Lesson Key Facts
- Grade(s): 2, 3
- Subject(s): Drama, English Language Arts, Science
- Duration of lesson: 45 minutes
- Author(s): Haley Flanders
Note: This can be an ongoing project. Students do not all need to present their reports on the same day. Have at least one pair of students present, or you can present one report as an example. Make sure you have your materials and that the students have had exposure to research resources such as books, glossaries, indexes, and websites.
Gather the class in a standing (or sitting) circle, with you in the circle as well.
Teacher: We are going to play the game “Yes, and . . .” This is an improvisation game, which means you will say whatever comes to your head, without too much planning. While we play, I encourage you to ask each other questions about animals. I will go first by asking a question to the person to my right such as, “Is that your monkey?” Then the person to my right must affirm my question by saying, “Yes, and . . . ,” and then adding to my question while staying on topic. For example, the person could say, “Yes, and my monkey’s name is Nell.” Then this person turns to the person on his or her right and asks an entirely new question to that person. It does not have to relate to the previous one. The process continues until everyone has asked and answered a question. It will end with me answering the last question.
Teacher: In what ways was this game easy? In what ways was it hard? What does this game teach us? The game is designed to teach you to listen and respond, to accept the suggestions and questions offered by your peers, and to learn to answer them on topic. This game will help us with our activity today, writing and presenting animal question-and-answer reports in front of the class.
Teacher: For your reports, you will be in pairs and will pretend to be on the news. Student 1 will play the role of the reporter and will interview student 2, who will play the role of an animal. The reporter will ask the animal five questions, and the animal will answer each question. Please avoid simple yes or no questions, silly or fanciful questions, and obvious questions to which we already know the answer. To make these reports more fun to present, you will each have the option of wearing one fabric and one hat. Student 2 could perhaps pick pieces that reflect the animal’s texture, size, and color. Student 1 can hold a marker to act as the microphone during the interview.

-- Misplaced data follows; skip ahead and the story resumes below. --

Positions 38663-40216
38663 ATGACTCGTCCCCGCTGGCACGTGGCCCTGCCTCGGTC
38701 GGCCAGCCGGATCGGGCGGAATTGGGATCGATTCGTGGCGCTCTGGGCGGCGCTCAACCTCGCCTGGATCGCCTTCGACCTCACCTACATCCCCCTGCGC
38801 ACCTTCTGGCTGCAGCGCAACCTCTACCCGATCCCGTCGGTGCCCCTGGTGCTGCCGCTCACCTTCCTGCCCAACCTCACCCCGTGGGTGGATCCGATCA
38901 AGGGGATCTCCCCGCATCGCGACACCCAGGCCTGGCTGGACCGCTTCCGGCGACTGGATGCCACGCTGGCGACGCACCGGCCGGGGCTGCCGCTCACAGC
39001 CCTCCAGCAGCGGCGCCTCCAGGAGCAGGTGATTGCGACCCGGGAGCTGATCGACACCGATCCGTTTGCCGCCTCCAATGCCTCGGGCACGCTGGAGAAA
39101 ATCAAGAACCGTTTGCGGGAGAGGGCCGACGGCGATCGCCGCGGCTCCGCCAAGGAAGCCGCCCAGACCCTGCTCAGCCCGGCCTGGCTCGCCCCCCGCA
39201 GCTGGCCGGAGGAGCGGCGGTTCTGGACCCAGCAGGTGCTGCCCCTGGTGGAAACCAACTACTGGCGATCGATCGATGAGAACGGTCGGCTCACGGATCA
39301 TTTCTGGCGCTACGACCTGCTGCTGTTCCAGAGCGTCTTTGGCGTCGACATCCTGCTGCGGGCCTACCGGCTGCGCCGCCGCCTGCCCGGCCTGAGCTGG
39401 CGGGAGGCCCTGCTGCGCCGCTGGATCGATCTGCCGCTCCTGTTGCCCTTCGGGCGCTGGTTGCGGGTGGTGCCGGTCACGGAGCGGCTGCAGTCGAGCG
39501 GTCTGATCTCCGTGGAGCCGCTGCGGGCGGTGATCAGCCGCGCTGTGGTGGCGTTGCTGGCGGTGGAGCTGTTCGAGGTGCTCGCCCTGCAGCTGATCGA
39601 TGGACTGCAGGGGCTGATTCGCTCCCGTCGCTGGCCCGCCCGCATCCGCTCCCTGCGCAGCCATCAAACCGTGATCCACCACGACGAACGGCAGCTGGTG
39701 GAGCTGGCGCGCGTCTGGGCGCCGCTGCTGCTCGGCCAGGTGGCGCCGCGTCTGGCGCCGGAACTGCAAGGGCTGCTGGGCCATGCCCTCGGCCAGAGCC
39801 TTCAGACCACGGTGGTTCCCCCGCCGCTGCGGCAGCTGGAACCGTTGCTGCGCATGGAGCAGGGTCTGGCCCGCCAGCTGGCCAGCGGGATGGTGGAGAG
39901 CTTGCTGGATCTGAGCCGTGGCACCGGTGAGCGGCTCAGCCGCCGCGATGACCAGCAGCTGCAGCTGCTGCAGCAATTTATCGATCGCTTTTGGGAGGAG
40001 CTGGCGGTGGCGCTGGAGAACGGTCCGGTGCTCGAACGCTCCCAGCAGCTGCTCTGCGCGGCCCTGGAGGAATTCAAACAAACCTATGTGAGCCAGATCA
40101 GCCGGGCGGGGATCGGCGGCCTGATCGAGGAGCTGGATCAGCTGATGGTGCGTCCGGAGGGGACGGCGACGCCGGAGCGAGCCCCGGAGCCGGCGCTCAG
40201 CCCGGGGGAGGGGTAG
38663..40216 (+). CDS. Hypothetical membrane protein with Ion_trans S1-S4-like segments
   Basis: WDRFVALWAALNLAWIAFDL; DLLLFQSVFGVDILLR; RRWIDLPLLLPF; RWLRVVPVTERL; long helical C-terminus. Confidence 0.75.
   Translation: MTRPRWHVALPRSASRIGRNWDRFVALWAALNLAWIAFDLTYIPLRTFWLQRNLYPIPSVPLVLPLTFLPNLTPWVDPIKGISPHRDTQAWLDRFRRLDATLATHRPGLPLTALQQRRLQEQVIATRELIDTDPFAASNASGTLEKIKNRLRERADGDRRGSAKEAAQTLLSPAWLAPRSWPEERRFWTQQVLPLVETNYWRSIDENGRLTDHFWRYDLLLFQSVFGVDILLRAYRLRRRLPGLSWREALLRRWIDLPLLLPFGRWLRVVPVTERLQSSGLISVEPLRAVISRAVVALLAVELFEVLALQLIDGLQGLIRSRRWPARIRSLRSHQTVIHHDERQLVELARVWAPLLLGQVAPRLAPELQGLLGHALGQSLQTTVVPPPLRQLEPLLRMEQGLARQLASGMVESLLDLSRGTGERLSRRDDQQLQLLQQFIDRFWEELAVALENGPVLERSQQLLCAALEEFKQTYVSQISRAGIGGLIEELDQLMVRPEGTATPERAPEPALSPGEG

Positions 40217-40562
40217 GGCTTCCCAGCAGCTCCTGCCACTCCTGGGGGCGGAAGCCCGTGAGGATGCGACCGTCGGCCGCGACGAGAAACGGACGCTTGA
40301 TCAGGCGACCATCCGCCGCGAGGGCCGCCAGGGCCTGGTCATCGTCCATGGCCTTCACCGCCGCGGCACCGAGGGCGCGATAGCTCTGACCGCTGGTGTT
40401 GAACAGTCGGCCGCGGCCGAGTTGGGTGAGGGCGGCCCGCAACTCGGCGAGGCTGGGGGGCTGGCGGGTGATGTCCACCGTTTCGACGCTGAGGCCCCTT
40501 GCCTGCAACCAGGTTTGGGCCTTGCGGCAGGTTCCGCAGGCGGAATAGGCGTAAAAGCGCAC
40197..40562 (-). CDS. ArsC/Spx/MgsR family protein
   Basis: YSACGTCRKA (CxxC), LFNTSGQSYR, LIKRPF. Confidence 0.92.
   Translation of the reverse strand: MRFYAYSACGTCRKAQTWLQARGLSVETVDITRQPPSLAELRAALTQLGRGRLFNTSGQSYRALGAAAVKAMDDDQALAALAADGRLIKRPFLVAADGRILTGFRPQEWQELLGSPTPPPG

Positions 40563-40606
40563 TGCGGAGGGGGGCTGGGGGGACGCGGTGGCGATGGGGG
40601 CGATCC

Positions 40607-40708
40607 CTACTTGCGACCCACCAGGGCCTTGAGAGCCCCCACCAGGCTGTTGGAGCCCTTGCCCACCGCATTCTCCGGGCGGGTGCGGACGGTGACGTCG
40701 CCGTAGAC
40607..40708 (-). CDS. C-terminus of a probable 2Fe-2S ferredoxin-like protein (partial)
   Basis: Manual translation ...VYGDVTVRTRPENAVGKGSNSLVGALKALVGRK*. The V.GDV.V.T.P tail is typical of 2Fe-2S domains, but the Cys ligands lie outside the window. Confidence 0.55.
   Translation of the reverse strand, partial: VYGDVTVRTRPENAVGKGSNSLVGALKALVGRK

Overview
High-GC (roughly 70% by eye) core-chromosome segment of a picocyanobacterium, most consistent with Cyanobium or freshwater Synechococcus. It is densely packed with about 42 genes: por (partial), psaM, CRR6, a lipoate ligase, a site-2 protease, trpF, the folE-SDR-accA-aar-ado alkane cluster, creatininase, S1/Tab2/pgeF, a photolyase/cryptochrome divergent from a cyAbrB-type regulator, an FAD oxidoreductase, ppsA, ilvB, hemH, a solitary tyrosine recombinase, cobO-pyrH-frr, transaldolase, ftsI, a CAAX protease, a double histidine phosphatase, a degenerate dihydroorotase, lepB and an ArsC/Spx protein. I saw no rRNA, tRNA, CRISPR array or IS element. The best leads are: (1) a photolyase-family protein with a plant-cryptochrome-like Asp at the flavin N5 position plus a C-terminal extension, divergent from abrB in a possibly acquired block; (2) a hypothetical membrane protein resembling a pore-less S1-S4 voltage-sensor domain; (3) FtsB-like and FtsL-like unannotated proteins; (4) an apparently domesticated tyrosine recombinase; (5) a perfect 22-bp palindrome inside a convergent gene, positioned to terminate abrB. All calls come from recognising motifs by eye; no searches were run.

Divide the students into pairs. Hand each pair the handout with sample questions in the following categories: the animal’s name, anatomy/appearance, locomotion (how it moves), diet, habitat/range, adaptations, life cycle/reproduction, behavior, defense/offense, enemies, survival status, something special, and classification. Topics are not limited to this list. Go over the sheet in order to help them understand each category.
Give each pair a question-and-answer template (refer to image 2). Have the students put their names on the template, and let them decide which part they will be playing: reporter or animal (choose an animal). Provide plenty of resources: books, websites, magazines, videos, etc. Encourage the use of the index, key words, glossaries of books, and other research materials.
Teacher: One way to do research is to have a question in mind beforehand and then search the index for keywords or type the question in a search engine online. Other times, it is good to simply start reading and come up with a question after finding interesting facts.
To make the report more of a reader’s theatre performance, have the children consider how each animal might walk and talk, if it could speak. Refer them to videos where they can watch their animals move and make noise. Also, have them watch clips of reporters and take note of the serious and rhythmic tone and pace at which the reporters speak, as well as the strong articulation (emphases of syllables) and clarity of speech that reporters must use. Have them watch interviews from talk shows or other types of question-and-answer sessions, so they can replicate the professionalism of the reporters and the way they raise their voices at the end of questions. Have those playing an animal take note of the ways people choose to answer questions: happy, excited, nervous, scared, mean, etc. How would this animal possibly react if being interviewed in real life? Does it like people?
When their research is complete, have the students draw and color a picture of their animal on the back of the report.
Teacher: Before you present, remember that this is a performance. Recall from the videos we watched how reporters and interviewees speak to one another. Now, I would like the audience to sit and be respectful of those presenting.
One at a time, have each pair come to the front of the room, sit in chairs facing the rest of the class, and give their report, holding their scripts and wearing their costumes. The reporter can introduce the animal, and the animal can enter the classroom at that time if they want to make a dramatic entrance onto the “stage.” When they are finished, have the students clap and record facts that they learned in their science journal. Then recollect the list of sample questions to be used again throughout the year. Make copies of the reports so that each partner has one to keep. Perhaps make a copy of each report and assemble a book for your classroom.
Teacher: What did you like about this project? What was easy about it? What was difficult about it? What did you learn? How did you choose your animals? What animal(s) would you like to research and report on next time?
Have each student record in their science journal something they learned about an animal from another report; as the school year goes on, use this template and activity in multiple different cultural topics across the curriculum. The students do not all have to present on one day, either. This can be an ongoing project.